Bee Maidens

Queen Bee, Q. Cassetti, 2010. pen and inkIt really is Spring. The daffodils (at least the ones that have not been eaten by the deer) ar 4" tall and the little clusters of snowdrops are up and blooming. There are some lovely spongey masses of moss dotting the side yard with long thick tendrils that once Chad the Lawnmover man starts his annual clipping will go by the wayside. I love touring the spaces--no leaves to obscure the view--so as to better figure out which limbs go away, which view is obscured, the raspberries that are beautiful and pink canes that bite you all summer can go away. Once much of this stuff is cleared out, then the lawnmower landscape changer can do its job and we begin to tame this wilderness. Kitty says the Turkey vultures are back. I have seen bluebirds and jays along with heard the hammering of the woodpeckers. Soon there will be peepers, the happy little singers in the night time. Everything seems possible today.

I meet with the team from the Hangar today about the posters and some ideas I have for them to polish up their image a teensy bit...and how I can help them get there. I hope if there is time today, I will have a chance to hammer a bit more on my friend's project as I would really like to lift that off the ground. And, free myself up from the land of the I can read and draw more about the bees.

From Andrew Gough's Arcadia website article The Bee: Bewildered: The title Melissaios - or Bee-man, has a feminine counterpart in Mediterranean cultures called Melissa, of which Hilda Ransome informs us; “The title Melissa, the Bee, is a very ancient one; it constantly occurs in Greek Myths, meaning sometimes a priestess, sometimes a nymph.” This is an important observation, for the tradition of dancing Bee goddesses appears to have been preserved in a form of Bee maidens known as Melissa’s – or nymphs, and Greek deities such as Rhea and Demeter were widely known to have held the title. Additionally, the Greeks frequently referred to ‘Bee-Souls’ and bestowed the title of ‘Melissa’ on unborn souls. The 3rd century Greek philosopher and mathematician Porphyry of Tyre believed that souls arrived on earth in the form of Bees, having descended from the moon goddess Artemis, and that they were lured to terrestrial life by the promise of earthly delights, such as honey. Ironically, honey was also a symbol of death and was frequently used as an offering to the gods. The dualistic quality of honey is no coincidence, as the nectar and its maker – the Bee, appear to represent the very cycle of existence. One could say that as the Bee returns to its hive, so the Melissa returns to its god in the afterlife; the beginning is the end and the end is the beginning.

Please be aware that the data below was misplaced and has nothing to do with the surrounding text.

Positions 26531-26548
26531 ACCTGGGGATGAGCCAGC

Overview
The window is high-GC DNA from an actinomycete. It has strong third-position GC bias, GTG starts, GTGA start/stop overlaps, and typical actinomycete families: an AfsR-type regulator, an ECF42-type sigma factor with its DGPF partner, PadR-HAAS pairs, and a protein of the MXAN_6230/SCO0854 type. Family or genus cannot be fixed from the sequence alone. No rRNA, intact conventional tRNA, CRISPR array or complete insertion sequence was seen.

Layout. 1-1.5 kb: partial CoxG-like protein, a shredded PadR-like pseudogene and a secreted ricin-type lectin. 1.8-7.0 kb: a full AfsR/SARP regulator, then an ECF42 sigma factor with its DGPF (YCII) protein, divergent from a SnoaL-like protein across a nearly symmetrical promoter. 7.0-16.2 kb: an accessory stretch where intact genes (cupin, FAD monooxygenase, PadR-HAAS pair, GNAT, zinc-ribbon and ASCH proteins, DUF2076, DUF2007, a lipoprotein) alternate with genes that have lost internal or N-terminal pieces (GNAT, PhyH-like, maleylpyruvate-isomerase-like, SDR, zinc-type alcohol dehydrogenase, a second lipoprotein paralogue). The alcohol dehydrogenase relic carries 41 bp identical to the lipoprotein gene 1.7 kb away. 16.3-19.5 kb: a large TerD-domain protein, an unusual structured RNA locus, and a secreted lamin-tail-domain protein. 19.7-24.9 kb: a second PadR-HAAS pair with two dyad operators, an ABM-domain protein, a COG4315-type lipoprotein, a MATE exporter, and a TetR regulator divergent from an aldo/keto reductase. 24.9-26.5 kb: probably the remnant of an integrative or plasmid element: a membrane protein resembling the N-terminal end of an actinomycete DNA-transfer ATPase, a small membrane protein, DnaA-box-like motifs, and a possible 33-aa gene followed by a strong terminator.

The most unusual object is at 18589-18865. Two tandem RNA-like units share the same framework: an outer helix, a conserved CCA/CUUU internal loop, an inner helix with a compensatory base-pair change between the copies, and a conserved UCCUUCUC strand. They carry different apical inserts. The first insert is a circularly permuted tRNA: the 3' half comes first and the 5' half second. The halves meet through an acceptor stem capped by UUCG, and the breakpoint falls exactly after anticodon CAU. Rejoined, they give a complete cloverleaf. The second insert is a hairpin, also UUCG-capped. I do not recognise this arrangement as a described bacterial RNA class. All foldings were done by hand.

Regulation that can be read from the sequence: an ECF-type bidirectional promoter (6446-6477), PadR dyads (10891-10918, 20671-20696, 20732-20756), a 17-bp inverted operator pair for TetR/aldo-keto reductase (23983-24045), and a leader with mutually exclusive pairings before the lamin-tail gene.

Love this stuff. Uncovered a bunch of intereresting things on bee skep, their history, their shape. So more to share with you. Walk in the sunlight today.